Stage 2 English Communications – War Poetry
War has an everlasting effect on the entire world, but the one group of people that have the worst experience are those that are on the frontline – the soldiers. They are often glorified and portrayed to be patriots for their country, which is frequently conveyed through poetry. I disagree with this view, and the following three poems written by past soldiers support my view on war.
Siegfried Sassoon is a renowned World War 1 poet who was in service from 1914 to 1917, when he then took a stand against the conduct of war. When Sassoon first began writing his poetry, he did so with an air of romance and sweetness. After becoming horrified by the reality of war, his writing then became …show more content…
He believes it is dark, evil and depressing, and while the soldiers are sent to hell, some remain there whilst others bring pieces of it back home with them. He wants those in the crowd to pray they’ll never know what he and many others have lived, and died, through.
Sgt. James Lenihan served in the Second World War in the 104th infantry division, where he toured Europe fighting. He was wounded in action and received a purple heart, though he never spoke about his experiences in the war with his family. After his passing in 2007, his family found a poem that he wrote where he describes his experience in killing a man in action.
The poem is titled Murder: Most Foul, which is borrowed from Shakespeare’s Hamlet. It has six 4-lined stanzas and a final 5-lined stanza, with each having different rhyming patterns. The first two stanzas have the pattern ABCDEBCD, stanzas three through six have the pattern ABCB, and the 5-line stanza has the pattern ABCDB. The poem utilizes multiple techniques including repetition, rhyme, imagery and metaphor.
Lenihan uses the terms ‘surprise’ and ‘strangest’ to convey the rarity and unusualness of what was happening. He began to cry for he killed fellow man in cold blood. This was unusual as he was going to war to fight, but when he shot a man he regained his conscience, only too late.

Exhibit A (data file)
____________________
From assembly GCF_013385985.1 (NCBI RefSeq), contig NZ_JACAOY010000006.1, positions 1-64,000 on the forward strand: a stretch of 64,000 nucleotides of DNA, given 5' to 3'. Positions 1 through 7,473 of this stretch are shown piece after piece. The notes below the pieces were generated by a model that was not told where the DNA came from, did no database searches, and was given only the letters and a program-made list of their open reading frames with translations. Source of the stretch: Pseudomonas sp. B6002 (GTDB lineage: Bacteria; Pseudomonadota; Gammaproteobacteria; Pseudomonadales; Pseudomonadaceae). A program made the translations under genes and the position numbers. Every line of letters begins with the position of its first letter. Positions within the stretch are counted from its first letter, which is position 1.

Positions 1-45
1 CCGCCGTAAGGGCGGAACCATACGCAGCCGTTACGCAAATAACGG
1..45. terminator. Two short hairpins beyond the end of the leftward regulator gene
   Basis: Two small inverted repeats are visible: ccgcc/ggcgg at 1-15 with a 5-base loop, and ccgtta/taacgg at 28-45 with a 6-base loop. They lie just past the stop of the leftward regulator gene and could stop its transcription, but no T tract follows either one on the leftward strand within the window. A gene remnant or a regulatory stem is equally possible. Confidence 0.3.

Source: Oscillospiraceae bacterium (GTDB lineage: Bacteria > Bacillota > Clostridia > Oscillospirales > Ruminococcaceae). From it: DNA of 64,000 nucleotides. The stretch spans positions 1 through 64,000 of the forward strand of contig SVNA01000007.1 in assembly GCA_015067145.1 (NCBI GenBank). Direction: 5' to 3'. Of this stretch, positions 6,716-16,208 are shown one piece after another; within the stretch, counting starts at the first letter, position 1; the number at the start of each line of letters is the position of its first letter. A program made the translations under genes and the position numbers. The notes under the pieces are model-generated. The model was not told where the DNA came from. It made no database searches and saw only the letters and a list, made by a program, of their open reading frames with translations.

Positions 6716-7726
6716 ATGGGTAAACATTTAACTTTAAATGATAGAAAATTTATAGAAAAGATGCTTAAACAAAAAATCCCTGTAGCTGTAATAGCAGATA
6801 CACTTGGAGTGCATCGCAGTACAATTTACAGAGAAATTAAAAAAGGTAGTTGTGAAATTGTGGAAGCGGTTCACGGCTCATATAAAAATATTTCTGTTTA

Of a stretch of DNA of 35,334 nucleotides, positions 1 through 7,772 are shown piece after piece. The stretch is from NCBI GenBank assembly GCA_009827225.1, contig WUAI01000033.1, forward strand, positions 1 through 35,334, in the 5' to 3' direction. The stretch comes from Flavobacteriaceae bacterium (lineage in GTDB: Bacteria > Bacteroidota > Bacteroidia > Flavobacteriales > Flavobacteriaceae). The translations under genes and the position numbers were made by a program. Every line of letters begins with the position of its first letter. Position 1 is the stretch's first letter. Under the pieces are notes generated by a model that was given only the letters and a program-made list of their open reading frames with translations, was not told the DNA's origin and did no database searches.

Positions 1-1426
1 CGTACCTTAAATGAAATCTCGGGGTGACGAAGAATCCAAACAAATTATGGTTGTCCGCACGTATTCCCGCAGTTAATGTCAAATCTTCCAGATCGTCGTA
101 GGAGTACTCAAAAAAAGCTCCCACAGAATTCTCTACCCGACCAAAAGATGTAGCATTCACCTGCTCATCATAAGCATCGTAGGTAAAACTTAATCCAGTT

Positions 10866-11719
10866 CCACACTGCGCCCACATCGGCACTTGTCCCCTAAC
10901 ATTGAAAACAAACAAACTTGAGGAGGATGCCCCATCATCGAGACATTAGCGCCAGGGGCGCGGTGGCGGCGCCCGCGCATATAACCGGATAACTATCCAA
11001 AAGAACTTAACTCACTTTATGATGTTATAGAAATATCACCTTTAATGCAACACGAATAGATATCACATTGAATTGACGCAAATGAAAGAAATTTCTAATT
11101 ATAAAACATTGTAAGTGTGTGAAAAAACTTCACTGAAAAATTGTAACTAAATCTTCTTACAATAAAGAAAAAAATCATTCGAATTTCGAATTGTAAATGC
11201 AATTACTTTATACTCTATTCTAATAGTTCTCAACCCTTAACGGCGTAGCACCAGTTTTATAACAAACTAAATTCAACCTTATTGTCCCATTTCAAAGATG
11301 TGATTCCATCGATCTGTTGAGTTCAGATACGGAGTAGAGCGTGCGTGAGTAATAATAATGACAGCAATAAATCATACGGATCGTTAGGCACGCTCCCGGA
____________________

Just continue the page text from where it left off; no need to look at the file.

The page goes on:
‘So young’ holds more power than referring to the soldier as just young, and this is repeated again with the addition of
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Even a century long time after his death, Wilfred Owen is still famous for his war poetry written during World War 1. In his poems, Owen uses various language techniques to vividly illustrate the horrendous reality of war. Hence, he communicates his own anti-war feelings, that are embedded beneath his techniques. However, although he is now known as an anti-war poet, for once, he had been a naive boy, who had been pressured by the propaganda and volunteered to fight in war.
Literature and poetry are a reflection of society. The words are reflected in numerous feelings that we can almost touch and can be deeply felt in its reach. Most poets expressed their perception and emotion through their writings. Unfortunately the art and poetry describes one of the worst things that human can do to one another. The legalized murder called "war." Hence, this type of self-reflection called "poetry" has help create new fundamental ideas and values towards our society. In this essay, I will discuss the issue of the "War Poetry" during the "Great War" along with comparing and contrasting two talented renowned poets; Wilfred Owen (1893-1918) and Siegfried Sassoon (1886-1967).
The Universal Soldier is less of a man or human and more so the idea of every soldier combined as well as the perspective war personified. Throughout the song, the Universal Soldier is referred to as “him” and the songs depict what he is and what he does. The lines 1 and 4 are both representative of the height and age parameters for soldiers in 1961, which supports the idea that he represents all soldiers in war. The lines 22-24 depict him as the armies both Hitler and Caesar have; without both of their armies, they could not have accomplished what they did.
This would start to change during the War of 1812. Often referred to as the “Second War of Independence,” the conflict inspired a fresh wave of patriotism in a generation too young to remember the Revolution. When Key declared that “our flag was still there,” he fused the physical symbol of the nation with universal feelings of patriotism, courage, and resilience. By giving the flag a starring role in one of the most celebrated victories of the war, Francis Scott Key’s song established a new prominence for the flag as an expression of national identity, unity, and pride. And by giving it a name—that Star-Spangled Banner—Key transformed the official emblem into something familiar and evocative, a symbol that Americans could connect with and
In most war poetry, both physical and psychological perspectives are highlighted for the reader to see. The author Siegfried Sassoon wrote “They” as a conversation between the narrator and the Bishop, indicating the difference of perspectives. As wars keep being fought, the present-day message has become ‘what effect has war had on our soldiers.’ As this movement becomes increasingly bigger with more soldiers defending their countries and the possibility of another World War on the horizon, it is important to see the faults war has created versus the ideals of the majority over the years, yet this is being ignored by society as it is now a part of a game.
from mustard gas, he addresses his audience directly to state that it is not at all a great and glorious thing to die for one’s country. He likens the deadsoldier to a child, an innocent doing an adult’s bidding and implies that his death is based on propaganda and deceit, perpetuated for